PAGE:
Creole Cream Cheese gives this ice cream recipe a little something extra. Definitely a different summer treat!
Creole cream cheese was historically eaten in Louisiana from the 1800s to the 1980s. Production of the product ceased until Chef John Folse's Bittersweet Plantation Dairy began manufacturing and distributing Creole cream cheese in the fall of 2002. Use this unique Creole favorite in this recipe or as an alternative to sour cream.
Emeril Lagasse turns the classic pairing of blue cheese and pears into a frozen, creamy treat. Served with phyllo cookies, it makes a sophisticated dessert.
In a saucepan, combine the pears, wine, nectar, 2 tablespoons of sugar, and lemon juice. Bring to a boil, then reduce the heat and simmer until the pears are tender and the liquid is reduced by 1/2. Puree in a food processor and transfer to a bowl to cool. Refrigerate until well chilled, at least 2 hours.
Smoked cheese lends some extra depth of flavor to this interesting ice cream, and phyllo cups add flair.
Cut the rind off the two cheeses and bring to a boil with the milk and cream. Blend the cream cheese with the sugar then add the eggs, one by one. Strain the milk and cheese mixture, leave to cool a little then pour over the cream cheese, sugar and egg mixture, stirring all the time to prevent the eggs from curdling. Transfer to an ice cream maker, or make the ice cream in the freezer, stirring the mixture once or twice with a fork during the freezing process. Serve balls of ice cream inside the filo pastry flowers, and drizzle with a little honey.
This creamy dessert is in season for spring and summer!
Tie cinnamon stick, cloves and lemon zest together in a cheesecloth bag. Combine rhubarb, sugar and the spice bag in a large saucepan and bring to a boil over medium-high heat. Cook, stirring occasionally, until the mixture has the consistency of applesauce, 6 to 8 minutes. Discard the spice bag. Chill the rhubarb mixture about 1 hour.
The American Cheese Society has published a response to the recent CDC study on non-pasteurized milk, which states that the consumption of non-pasteurized dairy products is unsafe under any circumstances. The ACS has pointed out a few key details this study left out, and offered corrections to false facts:
"The Cheese Map" is an innovative graphic design project, pairing high-definition photographs of cheese with the shape of their country of origin. Donations to the artist's kickstarter campaign come with some pretty sweet prizes:
My goal is to create a world map where all countries with a cheese tradition are represented by a cheese they produce. I can't wait to see what this will look like and I really hope to be able to produce it so that I can share it with you as well.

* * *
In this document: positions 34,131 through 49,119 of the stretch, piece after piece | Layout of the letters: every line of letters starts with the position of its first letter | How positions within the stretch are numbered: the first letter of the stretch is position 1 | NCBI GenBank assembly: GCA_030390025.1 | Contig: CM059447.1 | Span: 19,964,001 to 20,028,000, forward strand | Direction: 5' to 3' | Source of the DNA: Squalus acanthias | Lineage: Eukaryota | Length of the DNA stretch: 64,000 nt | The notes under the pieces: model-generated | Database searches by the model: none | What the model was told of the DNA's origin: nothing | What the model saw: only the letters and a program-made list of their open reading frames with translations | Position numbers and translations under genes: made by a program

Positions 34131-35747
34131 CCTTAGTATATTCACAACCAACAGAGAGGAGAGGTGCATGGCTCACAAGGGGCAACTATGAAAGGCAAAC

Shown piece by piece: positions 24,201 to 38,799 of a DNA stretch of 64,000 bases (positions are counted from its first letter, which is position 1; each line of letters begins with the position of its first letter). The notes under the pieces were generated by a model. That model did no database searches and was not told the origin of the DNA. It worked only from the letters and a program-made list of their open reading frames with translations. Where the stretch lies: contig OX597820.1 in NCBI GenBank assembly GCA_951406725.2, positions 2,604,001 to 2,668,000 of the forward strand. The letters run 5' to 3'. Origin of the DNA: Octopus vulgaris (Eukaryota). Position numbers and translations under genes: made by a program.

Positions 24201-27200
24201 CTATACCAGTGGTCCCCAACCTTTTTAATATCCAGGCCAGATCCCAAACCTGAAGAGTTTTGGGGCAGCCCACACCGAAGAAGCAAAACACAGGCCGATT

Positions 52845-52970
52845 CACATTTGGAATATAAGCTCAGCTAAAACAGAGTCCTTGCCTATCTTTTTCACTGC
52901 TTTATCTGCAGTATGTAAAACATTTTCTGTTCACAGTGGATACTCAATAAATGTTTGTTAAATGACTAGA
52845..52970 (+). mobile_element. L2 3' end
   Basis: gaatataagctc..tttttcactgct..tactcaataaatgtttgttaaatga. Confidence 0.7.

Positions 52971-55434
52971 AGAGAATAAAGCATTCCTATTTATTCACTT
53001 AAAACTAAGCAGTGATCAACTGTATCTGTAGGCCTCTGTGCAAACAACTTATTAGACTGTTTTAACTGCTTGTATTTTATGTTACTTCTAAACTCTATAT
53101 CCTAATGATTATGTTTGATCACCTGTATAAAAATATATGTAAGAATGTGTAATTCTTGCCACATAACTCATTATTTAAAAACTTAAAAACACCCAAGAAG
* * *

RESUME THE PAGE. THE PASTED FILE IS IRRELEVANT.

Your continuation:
The anonymous, New England-based food critic known as the Phantom Gourmet decides how these cheesy chips (Kettle, Lay's, Pringles and Ruffles) stack up. Which do you think is the best?
Ruffles cheddar and sour cream was Phantom’s least favorite. This brand is famous for its ridges, which make it the ideal chip for dipping, but when it comes to flavor, Phantom was underwhelmed. The bag boasts that these chips are made with real cheddar, but Phantom just wishes they used a little more of it.
Congratulations to Mollie Stone's Markets, Pastoral Artisan Cheese, Bread & Wine, Eli's Manhattan, City Feed Supply and Caviar & Banana for earning NASFT's Outstanding Specialty Retailer award:
The winners range from a neighborhood storefront and café to a 20,000-square-foot gourmet emporium to a nine-store natural and specialty supermarket chain. They were selected by a national panel of specialty food experts including previous honorees, manufacturers, distributors and editors of Specialty Food Magazine.
“This year’s winners share a true commitment to providing premium service, well-edited choices of the latest new products, and a deep connection to their communities that are hallmarks of the specialty food industry,” says NASFT President Ann Daw.
Wow, somebody really likes nachos. Arranged in a trough-like tray, the 1,700 pounds of beef and cheese, and 600 pounds of tortilla chips were assembled to raise money for LINK Kitchen, a charity that feeds the hungry. At least 70 percent of the nachos were consumed. Yum?
Even with 2,000 pounds of spoiled food due to warm weather, this nacho monstrosity easily trumped the previous record, a mere 3,999 pounds set in October 2011.